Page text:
View synonyms for inference


[ in-fer-uhns, -fruhns ]


  1. the act or process of inferring.
  2. something that is inferred:

    to make rash inferences.

  3. Logic.
    1. the process of deriving the strict logical consequences of assumed premises.
    2. the process of arriving at some conclusion that, though it is not logically derivable from the assumed premises, possesses some degree of probability relative to the premises.
    3. a proposition reached by a process of inference.


/ ˈɪnfərəns; -frəns /


  1. the act or process of inferring
  2. an inferred conclusion, deduction, etc
  3. any process of reasoning from premises to a conclusion
  4. logic the specific mode of reasoning used See also deduction induction
“Collins English Dictionary — Complete & Unabridged” 2012 Digital Edition © William Collins Sons & Co. Ltd. 1979, 1986 © HarperCollins Publishers 1998, 2000, 2003, 2005, 2006, 2007, 2009, 2012


  1. In logic , the deriving of one idea from another. Inference can proceed through either induction or deduction .

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Other Words From

  • mis·infer·ence noun
  • pre·infer·ence noun
  • super·infer·ence noun
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Word History and Origins

Origin of inference1

From the Medieval Latin word inferentia, dating back to 1585–95. See infer, -ence
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Idioms and Phrases

see draw an inference .
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Example Sentences

The value lies in the inferences drawn from your interactions, which are also stored on your phone—but that data does not belong to you.

To humans this is basic common sense, but algorithms have a hard time making causal inferences, especially without a large dataset or in a different context than the one they were trained in.

We’re talking about a small-scale research finding that was the truth in that finding, but because of the mechanics of statistical inference, it just won’t be right.

You can also find this inference on the web and at events each year around the world.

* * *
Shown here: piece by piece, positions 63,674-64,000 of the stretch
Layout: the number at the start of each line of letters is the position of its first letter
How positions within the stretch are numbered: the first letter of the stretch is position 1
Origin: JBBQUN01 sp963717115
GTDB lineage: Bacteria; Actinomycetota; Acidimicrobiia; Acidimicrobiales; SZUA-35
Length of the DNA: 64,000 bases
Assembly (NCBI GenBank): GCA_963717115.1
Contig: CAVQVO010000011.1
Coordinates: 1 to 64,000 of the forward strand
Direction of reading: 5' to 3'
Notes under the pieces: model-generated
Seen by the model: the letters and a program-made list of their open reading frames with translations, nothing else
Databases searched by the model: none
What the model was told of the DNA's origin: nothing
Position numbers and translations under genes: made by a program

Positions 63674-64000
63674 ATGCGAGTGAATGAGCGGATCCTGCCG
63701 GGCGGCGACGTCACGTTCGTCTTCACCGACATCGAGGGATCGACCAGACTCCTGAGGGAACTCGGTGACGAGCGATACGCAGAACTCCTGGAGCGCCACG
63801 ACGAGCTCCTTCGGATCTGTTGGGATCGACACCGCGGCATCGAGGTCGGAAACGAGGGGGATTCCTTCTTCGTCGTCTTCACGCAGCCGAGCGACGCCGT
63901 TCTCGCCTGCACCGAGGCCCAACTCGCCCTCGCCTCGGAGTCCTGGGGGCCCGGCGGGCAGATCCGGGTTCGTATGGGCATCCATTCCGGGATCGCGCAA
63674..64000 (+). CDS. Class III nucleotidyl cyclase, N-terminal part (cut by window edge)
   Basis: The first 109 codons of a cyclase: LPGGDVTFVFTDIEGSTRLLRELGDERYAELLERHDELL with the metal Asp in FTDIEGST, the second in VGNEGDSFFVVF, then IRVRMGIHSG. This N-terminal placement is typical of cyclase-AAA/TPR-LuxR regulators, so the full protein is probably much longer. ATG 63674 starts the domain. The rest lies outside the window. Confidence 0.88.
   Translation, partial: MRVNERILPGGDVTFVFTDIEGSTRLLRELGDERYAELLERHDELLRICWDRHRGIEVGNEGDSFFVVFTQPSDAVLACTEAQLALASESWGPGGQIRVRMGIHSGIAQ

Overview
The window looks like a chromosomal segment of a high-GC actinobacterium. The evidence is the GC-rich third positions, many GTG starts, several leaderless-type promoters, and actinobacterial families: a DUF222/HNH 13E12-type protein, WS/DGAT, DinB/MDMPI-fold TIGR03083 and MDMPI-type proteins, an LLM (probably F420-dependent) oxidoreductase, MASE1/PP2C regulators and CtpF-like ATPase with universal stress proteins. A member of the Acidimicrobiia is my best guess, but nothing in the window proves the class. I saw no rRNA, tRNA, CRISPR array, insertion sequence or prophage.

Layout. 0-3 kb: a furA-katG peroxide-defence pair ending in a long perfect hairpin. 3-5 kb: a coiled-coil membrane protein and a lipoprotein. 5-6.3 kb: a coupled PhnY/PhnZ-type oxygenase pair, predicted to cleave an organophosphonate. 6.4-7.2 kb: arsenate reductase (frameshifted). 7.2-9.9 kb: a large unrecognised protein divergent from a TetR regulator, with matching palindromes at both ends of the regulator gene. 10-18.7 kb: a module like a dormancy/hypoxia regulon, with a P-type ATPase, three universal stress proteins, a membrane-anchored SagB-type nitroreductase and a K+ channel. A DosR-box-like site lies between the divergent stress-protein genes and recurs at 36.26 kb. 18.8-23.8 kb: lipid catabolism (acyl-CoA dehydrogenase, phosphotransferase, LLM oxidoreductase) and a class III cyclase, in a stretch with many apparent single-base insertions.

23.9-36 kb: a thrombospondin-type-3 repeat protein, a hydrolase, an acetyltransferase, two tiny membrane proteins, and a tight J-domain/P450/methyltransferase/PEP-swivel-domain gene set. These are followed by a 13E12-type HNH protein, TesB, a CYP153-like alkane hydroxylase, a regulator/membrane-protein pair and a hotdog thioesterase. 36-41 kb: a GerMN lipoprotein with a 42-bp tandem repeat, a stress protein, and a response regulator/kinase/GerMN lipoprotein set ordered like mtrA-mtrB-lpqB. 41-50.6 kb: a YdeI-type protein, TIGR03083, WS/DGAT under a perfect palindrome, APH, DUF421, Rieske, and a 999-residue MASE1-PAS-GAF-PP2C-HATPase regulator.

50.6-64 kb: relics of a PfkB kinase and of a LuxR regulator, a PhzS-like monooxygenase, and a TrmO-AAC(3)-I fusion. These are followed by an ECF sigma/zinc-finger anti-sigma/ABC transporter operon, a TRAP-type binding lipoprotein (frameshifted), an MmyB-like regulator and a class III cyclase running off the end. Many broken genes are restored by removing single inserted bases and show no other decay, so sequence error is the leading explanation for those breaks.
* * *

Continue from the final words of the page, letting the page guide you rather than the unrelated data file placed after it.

If a device is frequenting an NFL stadium, for example, you can infer that the user is a football fan, which allows a host of other inferences to form.

The inference that the child was treated as an equal in the community is unwarranted.

This is an example of abductive reasoning: an inference is made based on known facts, in an effort to explain them.

The reasoning task requires the mice to make an inference by exclusion.

Sen. Claire McCaskill  said the “innuendo and inference” reminded her of Joe McCarthy.

The inference of “it” is that Burns himself wandered a painful distance down a suicidal path after being bullied in school.

The inference which ought to have been drawn from these facts was that the prohibitory system was absurd.

No inference can be drawn from any comparisons between sexual crime of adults and sexual misbehaviour among children.

She evidently made up her mind that logic was a fallacious mode of inference, and determined to abandon it for the future.

Mrs. Stanley did not see her way clear to comment either upon the fact or the inference.

I beg you to believe me that there has been nothing between your wife and myself that could justify the inference you have drawn.


Definitions and idiom definitions from Unabridged, based on the Random House Unabridged Dictionary, © Random House, Inc. 2023

Idioms from The American Heritage® Idioms Dictionary copyright © 2002, 2001, 1995 by Houghton Mifflin Harcourt Publishing Company. Published by Houghton Mifflin Harcourt Publishing Company.